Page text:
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Picture: 123RF/XTOCK IMAGES
Picture: 123RF/XTOCK IMAGES

Measuring the size of the economy and the rate at which it is growing is a complex but vital exercise, providing policy authorities, businesses, households and investors with critical information to make informed decisions. In fact, a lack of regular and reliable updates of a country’s economic performance severely limits its ability to attract sustained foreign investment. 

Unfortunately, most measures of economic performance have limitations. This certainly applies to GDP, which is calculated by Stats SA each quarter and endeavours to estimate the total value of goods and services produced in the country.

For example, while GDP provides an estimate of the total value of consumer spending each quarter, or the amount of money spent by the private sector on fixed investment, it provides little direct insight into quality of life, or the distribution of income and wealth.

Fortunately, most countries have devised other economic statistics to answer those types of questions. Consequently, GDP remains the most widely accepted and internationally comparable measure of a country’s economic performance.

It is also important that data on a country’s economic performance is updated as timeously as possible. However, this requirement must be balanced against the need to provide an accurate and comprehensive measure. The net result is that estimates of GDP, both in SA and around the world, are subject to revision as more information becomes available. Ironically, periodic revisions of key economic performance data, such as GDP, is a sign of a vibrant and progressive statistical department.

In some instances this updated information can date back many years, requiring that every five or 10 years the country’s GDP performance is extensively revised, which is what Stats SA released last week. These revisions provide an opportunity for the inclusion of data on newly emerging industries that would previously not have been captured in the GDP estimate, such as the emergence of the cellphone industry many years ago. There is also a persistent effort to expand the measurement of SA’s informal sector.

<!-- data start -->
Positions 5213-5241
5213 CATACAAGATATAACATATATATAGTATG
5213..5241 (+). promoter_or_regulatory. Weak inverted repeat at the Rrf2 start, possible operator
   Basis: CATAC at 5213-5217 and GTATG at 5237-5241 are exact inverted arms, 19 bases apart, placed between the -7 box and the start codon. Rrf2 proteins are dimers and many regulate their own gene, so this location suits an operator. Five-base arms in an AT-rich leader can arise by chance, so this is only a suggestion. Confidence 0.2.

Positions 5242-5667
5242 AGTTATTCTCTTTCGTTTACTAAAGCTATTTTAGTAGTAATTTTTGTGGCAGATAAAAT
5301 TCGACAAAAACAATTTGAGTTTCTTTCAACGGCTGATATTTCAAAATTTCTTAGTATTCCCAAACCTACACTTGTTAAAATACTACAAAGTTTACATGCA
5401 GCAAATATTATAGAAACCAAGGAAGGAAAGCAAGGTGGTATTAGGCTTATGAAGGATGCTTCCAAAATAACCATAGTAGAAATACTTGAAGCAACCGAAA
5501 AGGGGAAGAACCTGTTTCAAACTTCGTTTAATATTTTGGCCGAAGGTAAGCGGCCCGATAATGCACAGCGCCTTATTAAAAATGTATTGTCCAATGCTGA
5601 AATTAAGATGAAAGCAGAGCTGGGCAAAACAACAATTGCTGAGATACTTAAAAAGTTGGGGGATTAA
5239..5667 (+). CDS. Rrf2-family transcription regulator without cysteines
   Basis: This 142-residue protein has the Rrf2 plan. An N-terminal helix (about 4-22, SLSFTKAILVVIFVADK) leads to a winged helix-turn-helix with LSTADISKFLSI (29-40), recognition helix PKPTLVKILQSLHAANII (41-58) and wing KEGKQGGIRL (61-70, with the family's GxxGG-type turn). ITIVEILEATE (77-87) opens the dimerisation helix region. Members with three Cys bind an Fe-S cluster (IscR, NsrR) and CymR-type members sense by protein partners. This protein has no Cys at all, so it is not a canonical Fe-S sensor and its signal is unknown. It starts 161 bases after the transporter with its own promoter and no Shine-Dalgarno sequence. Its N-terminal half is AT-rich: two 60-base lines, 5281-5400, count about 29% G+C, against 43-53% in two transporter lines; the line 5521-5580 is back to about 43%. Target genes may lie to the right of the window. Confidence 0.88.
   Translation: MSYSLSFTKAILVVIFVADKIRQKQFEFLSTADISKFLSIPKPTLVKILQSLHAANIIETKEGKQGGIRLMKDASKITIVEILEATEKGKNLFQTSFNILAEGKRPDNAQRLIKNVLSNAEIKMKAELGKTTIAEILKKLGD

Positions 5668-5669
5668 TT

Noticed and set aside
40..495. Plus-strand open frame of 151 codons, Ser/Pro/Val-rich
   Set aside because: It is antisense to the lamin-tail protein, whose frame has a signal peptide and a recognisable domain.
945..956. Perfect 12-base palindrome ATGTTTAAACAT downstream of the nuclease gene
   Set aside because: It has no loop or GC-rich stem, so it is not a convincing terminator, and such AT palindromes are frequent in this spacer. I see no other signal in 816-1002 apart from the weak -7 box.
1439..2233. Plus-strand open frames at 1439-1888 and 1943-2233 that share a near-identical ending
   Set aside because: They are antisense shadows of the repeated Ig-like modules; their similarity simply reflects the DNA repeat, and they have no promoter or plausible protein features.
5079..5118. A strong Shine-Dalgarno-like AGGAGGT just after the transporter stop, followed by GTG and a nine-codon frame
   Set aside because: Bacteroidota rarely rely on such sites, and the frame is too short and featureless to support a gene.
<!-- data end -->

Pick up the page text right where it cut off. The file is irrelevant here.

The net result of Stats SA’s recent GDP revision is that in 2020 the SA economy was 11% larger than initially estimated. The last time SA experienced such a large GDP revision was in 1999, when GDP ended up 13.5% larger than initially measured.

While the revision had only a modest impact on previous estimates of SA’s GDP growth performance — though the growth estimate for 2020 was revised better from -7% to -6.4% — the upward revision to the size of the economy has resulted in an adjustment to a handful of important economic ratios. Many of these ratios relate directly to government finances, which is obviously critical given SA’s fiscal deterioration over the past 10 years, and the subsequent credit rating downgrades.

First, we have revised our estimate of SA’s 2021/2022 budget deficit from an initial -9.3% of GDP at the time of the February 2021 national budget to about -7% of GDP. While -7% is still troubling it is substantially better than what was envisaged just six months ago. This revision is due to both the adjustment to GDP and improved tax revenue collection.

Second, and probably more importantly, at the time of the February 2021 national budget government debt was projected at 81.9% of GDP in 2021/2022, up from 56.6% of GDP as recently as 2018/2019. The better tax collection coupled with an increase in the size of GDP suggests this ratio could fall to about 72%.

While these improvements in the government’s financial ratios might appear “artificial” or “convenient” and don’t alter the concerns surrounding the sustainability of government finances, they are used extensively by investment analysts and credit ratings agencies to gauge the attractiveness and risk of investing in SA. These agencies and analysts accept that countries undertake periodic revisions to GDP and will see the latest revision of SA’s GDP as a legitimate process.

At a minimum, the revision reduces the risk of any further credit rating downgrades, as long as the National Treasury continues to adhere to a process of trying to restore fiscal discipline.

Most times, countries find themselves facing a “perfect storm” of negative events that combine to undermine economic conditions. However, there are rare occasions when a positive set of factors — in this instance sharply higher commodity prices, a windfall in tax collection and an upward revision to GDP — combine to hopefully provide a catalyst for sustained improvement in SA’s economic conditions.

• Lings is chief economist at Stanlib.

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